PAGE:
- Performing laboratory tests on raw materials and active ingredients
- Preparing technical documentation in accordance with the applicable legislation
- Checking compliance with legal requirements for retail pharmaceutical products
How to Become a Pharmacist: Education and Requirements
A university-level qualification, such as a degree in pharmacy or pharmaceutical chemistry, is required to become a pharmacist. Pharmaceutical degree courses typically cover areas such as the active ingredients used in medicines, pharmaceutical preparation, laboratory techniques and equipment, toxicology, pharmaceutical legislation, pharmacovigilance and regulatory issues related to clinical trials and pharmaceutical licensing.
Pharmacists have a duty to keep their skills and knowledge up-to-date and to stay abreast of any relevant developments in the sector (e.g. the latest clinical research and newly licensed medicines).
In some countries, there may be a legal requirement for pharmacists to obtain a license before they can practice. Pharmacists are also required to adhere to a professional code of conduct.
Pharmacist Skills and Qualifications
The skills required by a pharmacist include:
- Pharmaceutical science skills
- Analytical skills
- Organized, methodical approach
- Precision, attention to detail and concentration
- Ability to work as part of a team
Pharmacists working in retail pharmacies, who have contact with the general public, also need:
- Interpersonal and communication skills
- Interaction and listening skills
- Customer-focused mindset
- Empathy, sociability and discretion
Career Path and What to Expect
Working in a pharmacy is just one of the wide range of career prospects enjoyed by pharmacy graduates. For pharmacists working in retail pharmacy, one interesting and potentially lucrative career path could be to set up their own pharmacy business or to take over an existing one. A hospital pharmacist, meanwhile, might progress to a position such as director of pharmacy or manager of pharmaceutical services.
Alternatively, pharmacists interested in acquiring the skills and expertise required to practice in a specialist area of pharmacy - such as nutrition, cosmetology, natural medicine or homeopathy - can choose from a wide range of professional training and refresher courses.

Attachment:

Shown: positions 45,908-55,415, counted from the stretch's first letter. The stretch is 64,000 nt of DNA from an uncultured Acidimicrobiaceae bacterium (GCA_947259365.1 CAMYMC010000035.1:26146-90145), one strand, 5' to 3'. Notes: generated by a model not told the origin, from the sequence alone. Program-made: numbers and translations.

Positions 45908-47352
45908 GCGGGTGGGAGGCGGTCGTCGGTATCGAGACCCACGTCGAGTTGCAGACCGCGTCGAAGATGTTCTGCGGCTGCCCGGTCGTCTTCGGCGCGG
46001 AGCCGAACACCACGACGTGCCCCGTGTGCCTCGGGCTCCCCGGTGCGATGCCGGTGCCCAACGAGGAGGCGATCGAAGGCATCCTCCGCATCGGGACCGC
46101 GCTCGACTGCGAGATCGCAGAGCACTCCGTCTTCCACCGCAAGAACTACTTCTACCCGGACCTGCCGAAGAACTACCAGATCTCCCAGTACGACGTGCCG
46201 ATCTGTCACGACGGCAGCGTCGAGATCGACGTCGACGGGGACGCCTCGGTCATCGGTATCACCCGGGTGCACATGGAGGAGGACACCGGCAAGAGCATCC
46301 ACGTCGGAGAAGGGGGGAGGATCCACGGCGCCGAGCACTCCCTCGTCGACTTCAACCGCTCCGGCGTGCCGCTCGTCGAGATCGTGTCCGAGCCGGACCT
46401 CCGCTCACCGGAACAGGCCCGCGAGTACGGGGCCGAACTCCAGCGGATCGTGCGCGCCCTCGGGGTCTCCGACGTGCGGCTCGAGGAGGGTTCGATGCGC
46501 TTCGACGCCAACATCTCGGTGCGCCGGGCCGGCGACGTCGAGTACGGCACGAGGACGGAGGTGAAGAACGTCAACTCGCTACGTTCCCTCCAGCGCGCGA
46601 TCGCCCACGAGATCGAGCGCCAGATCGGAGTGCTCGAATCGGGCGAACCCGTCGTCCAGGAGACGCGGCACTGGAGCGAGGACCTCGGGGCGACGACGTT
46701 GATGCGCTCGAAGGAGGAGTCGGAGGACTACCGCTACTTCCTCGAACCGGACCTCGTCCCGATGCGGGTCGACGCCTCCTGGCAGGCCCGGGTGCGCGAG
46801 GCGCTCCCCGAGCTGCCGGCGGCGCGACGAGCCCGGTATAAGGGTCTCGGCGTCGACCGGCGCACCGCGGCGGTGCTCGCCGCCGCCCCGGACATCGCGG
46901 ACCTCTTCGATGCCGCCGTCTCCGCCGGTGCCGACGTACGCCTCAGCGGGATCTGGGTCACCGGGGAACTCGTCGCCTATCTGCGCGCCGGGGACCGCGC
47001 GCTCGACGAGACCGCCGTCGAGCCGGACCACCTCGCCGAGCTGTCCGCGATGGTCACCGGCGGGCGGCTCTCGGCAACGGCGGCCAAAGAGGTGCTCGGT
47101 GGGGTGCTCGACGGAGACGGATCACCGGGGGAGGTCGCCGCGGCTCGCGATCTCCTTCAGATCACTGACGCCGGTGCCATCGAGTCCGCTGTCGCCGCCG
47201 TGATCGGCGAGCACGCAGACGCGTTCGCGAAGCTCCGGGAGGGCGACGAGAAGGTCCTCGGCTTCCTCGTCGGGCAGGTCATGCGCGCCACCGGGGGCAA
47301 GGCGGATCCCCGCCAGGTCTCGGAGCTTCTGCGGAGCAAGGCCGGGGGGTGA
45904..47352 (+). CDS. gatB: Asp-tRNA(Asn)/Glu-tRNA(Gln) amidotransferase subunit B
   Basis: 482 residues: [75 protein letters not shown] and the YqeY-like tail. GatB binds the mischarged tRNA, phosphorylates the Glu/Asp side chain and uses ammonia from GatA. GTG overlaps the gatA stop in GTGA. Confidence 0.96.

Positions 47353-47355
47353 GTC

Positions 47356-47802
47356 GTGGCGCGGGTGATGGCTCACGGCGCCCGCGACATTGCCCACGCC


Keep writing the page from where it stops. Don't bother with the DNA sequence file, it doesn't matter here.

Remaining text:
A wide range of interesting career development opportunities can also be found with pharmaceutical manufacturing companies. A pharmacist working in a research laboratory, for example, may advance to become a laboratory manager and, subsequently, a laboratory director, while pharmacists involved on the manufacturing and distribution side of things may progress to the role of manufacturing site director.
Another potential career option for pharmacists in the manufacturing sector is to specialize in quality control and work towards the role of pharmaceutical quality control manager.
An alternative area of specialization for pharmacists is to move into the clinical trials field, progressing to become a clinical trial monitor.
A career path followed by many pharmacy graduates is to is to find work as a pharmaceutical sales representatives, eventually progressing to become a product manager for a specific medical product.
Pharmacists are also often employed by companies in regulatory affairs roles, where their task is to ensure that the medicines and medical devices their company produces meet all the relevant regulatory requirements. Successful regulatory professionals may progress to the position of regulatory affairs manager.
Finally, a further option open to newly-qualified pharmacists is to remain in the academic sector, undertaking research and teaching work and gradually progressing to a position as university lecturer or professor.
Top Reasons to Work as a Pharmacist
Pharmacists carry out an extremely important role in safeguarding people’s health and wellbeing by ensuring that medicines are dispensed and used correctly and safely.
Another major attraction of the profession is the wide range of job opportunities available, with potential employers including pharmacies, pharmaceutical companies, hospitals and research institutes.
Finally, the profession typically offers good salaries - even for entry level positions - as well as financial stability and job security.